Elections Have Consequences

By Beacon Staff

In case you missed it, the Great White Hunter Ted Nugent is apocalyptic over the recent election results. The morning after President Barack Obama’s victory, Ted proclaimed his lack of rationality when he tweeted this: “Goodluk America u just voted for economic & spiritual suicide. Soulless fools.”

Ted, you need to calm down. I realize things didn’t go your way on Nov. 6, but I know quite a few folks who felt the same way back in 2004 when we re-upped W for a second term. Guess what? Those end-of-days predictions didn’t come true either.

That’s not to say that elections don’t matter. For hunters and anglers the two major political parties both offer something compelling. The GOP is unwavering in its support of the Second Amendment; the Dems offer up a commitment to habitat protection. In other words, one party will make sure you have your guns, and the other will make sure you have something to shoot with them.

That may be overly simplistic, but it serves as a useful reference. More recently we’ve seen a different kind of political schism develop regarding another issue in the West: access.

I remain convinced access is now the most important issue confronting hunters and anglers. While skirmishes continue regarding conservation, that battle is now fought almost solely on the grounds that conservation is a good thing, and we’re just arguing about how to do it. Not always, and Astroturf tactics still allow opponents of conservation to disguise their true intentions, but the big battle has largely been settled.

Not so with access. And for now at least, Montana Dems have it over the GOP on access issues. On the biggest stream access battle of the last two decades, the Mitchell Slough fight down in the Bitterroot, it was Democratic Gov. Brian Schweitzer who reversed the decision of his predecessor, Republican Gov. Judy Martz, allowing the Montana Fish, Wildlife and Parks Department to intervene in the legal fight. The Mitchell Slough case was mistakenly discounted by the organized angling community, at least initially, as a local pissing match between wealthy part-time landowners and old school Bitterrooters (i.e. trout killers). But the Montana Supreme Court, in overturning a lower court ruling that upheld landowner efforts to block access on the Slough, made clear this was actually a direct assault on Montana’s Stream Access Law.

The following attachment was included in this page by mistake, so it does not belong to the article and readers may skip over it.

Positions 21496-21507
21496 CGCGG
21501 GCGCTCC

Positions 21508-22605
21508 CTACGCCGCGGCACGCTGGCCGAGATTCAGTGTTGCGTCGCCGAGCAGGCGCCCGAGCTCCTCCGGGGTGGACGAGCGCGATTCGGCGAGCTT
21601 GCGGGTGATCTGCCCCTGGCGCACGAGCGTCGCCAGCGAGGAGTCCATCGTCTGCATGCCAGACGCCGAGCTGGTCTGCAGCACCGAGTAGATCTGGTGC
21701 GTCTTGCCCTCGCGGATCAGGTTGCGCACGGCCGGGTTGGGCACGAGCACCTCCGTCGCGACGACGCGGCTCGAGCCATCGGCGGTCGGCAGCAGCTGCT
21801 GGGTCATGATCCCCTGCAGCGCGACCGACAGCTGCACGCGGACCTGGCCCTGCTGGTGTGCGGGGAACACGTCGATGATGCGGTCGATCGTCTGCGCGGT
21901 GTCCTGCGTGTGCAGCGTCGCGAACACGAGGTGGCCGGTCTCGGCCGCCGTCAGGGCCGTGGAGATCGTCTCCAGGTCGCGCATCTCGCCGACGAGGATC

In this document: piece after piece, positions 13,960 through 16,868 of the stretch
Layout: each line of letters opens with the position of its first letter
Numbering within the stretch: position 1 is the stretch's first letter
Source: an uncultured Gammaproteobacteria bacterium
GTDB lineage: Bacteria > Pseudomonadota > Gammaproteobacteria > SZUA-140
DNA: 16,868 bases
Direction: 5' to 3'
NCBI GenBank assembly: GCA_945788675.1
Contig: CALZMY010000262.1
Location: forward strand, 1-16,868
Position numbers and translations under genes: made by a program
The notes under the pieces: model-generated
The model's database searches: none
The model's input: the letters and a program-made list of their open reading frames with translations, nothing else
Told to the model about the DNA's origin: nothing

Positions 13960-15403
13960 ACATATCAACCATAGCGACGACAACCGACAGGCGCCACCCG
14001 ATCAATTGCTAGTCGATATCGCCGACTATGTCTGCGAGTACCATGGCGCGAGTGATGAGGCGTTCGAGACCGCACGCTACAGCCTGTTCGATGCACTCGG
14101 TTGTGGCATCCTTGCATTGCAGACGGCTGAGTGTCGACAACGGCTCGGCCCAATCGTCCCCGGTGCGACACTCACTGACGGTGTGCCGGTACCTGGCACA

A simple “Dems good, GOP bad,” analysis on access doesn’t tell the full story here either. One of the locals who led the Slough battle was Jim Shockley, a longtime Republican state legislator from Victor. Shockley was a candidate for the Montana attorney general in 2012, but lost in his party’s primary to eventual winner, Tim Fox.

Fox is a proponent of property rights. From a public land hunter’s point of view, that coded language is bad news. In fact, that’s the language that was used for decades down in the Bitterroot where landowners tried to eviscerate the Stream Access Law.
Fortunately Montana’s new governor Steve Bullock is a hardcore access advocate. That’s a good thing for hunters and anglers, as the governor can serve as a firewall for any nonsense served up by the Legislature, vetoing bad bills that harm the rights of hunters and anglers to get outside and use public lands.

These days I’m living south of the border in Wyoming, a state where the “property rights” mantra found a home. In Wyoming you can be cited for trespass for dropping your anchor in the wrong place. That’s a reminder that with Montana’s Stream Access Law a continuing target for property rights types, Montanans need to be very careful about who is sent to Helena.

I realize the election results were hard for some to take. In Uncle Teddy’s fervid mind these are nothing short of the end times. But for hunters and anglers things went just fine. We’ll need to stay vigilant, but if we do we will win.

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